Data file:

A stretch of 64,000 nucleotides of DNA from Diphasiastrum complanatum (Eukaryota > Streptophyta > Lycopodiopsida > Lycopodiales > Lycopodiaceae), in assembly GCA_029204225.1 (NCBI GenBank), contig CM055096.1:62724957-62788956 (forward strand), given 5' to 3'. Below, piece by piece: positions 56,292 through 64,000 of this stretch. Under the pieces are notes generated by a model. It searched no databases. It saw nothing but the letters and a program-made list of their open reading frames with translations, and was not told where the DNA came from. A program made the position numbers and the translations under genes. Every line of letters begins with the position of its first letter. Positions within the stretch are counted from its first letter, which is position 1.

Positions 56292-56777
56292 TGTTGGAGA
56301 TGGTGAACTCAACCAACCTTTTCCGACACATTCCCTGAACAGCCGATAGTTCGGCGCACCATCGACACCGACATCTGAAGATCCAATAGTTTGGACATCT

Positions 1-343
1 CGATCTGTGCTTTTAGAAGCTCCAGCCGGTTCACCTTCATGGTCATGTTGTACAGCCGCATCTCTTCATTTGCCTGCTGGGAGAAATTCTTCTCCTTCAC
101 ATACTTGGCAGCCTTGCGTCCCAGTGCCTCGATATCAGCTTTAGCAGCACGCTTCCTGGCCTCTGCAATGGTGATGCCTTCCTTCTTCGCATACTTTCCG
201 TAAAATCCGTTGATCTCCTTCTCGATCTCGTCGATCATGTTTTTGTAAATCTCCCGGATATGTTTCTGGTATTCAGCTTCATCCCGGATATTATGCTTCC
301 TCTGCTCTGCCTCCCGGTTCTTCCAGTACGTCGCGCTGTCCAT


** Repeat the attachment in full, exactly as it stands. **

A stretch of 64,000 nucleotides of DNA from Diphasiastrum complanatum (Eukaryota > Streptophyta > Lycopodiopsida > Lycopodiales > Lycopodiaceae), in assembly GCA_029204225.1 (NCBI GenBank), contig CM055096.1:62724957-62788956 (forward strand), given 5' to 3'. Below, piece by piece: positions 56,292 through 64,000 of this stretch. Under the pieces are notes generated by a model. It searched no databases. It saw nothing but the letters and a program-made list of their open reading frames with translations, and was not told where the DNA came from. A program made the position numbers and the translations under genes. Every line of letters begins with the position of its first letter. Positions within the stretch are counted from its first letter, which is position 1.

Positions 56292-56777
56292 TGTTGGAGA
56301 TGGTGAACTCAACCAACCTTTTCCGACACATTCCCTGAACAGCCGATAGTTCGGCGCACCATCGACACCGACATCTGAAGATCCAATAGTTTGGACATCT

Positions 1-343
1 CGATCTGTGCTTTTAGAAGCTCCAGCCGGTTCACCTTCATGGTCATGTTGTACAGCCGCATCTCTTCATTTGCCTGCTGGGAGAAATTCTTCTCCTTCAC
101 ATACTTGGCAGCCTTGCGTCCCAGTGCCTCGATATCAGCTTTAGCAGCACGCTTCCTGGCCTCTGCAATGGTGATGCCTTCCTTCTTCGCATACTTTCCG
201 TAAAATCCGTTGATCTCCTTCTCGATCTCGTCGATCATGTTTTTGTAAATCTCCCGGATATGTTTCTGGTATTCAGCTTCATCCCGGATATTATGCTTCC
301 TCTGCTCTGCCTCCCGGTTCTTCCAGTACGTCGCGCTGTCCAT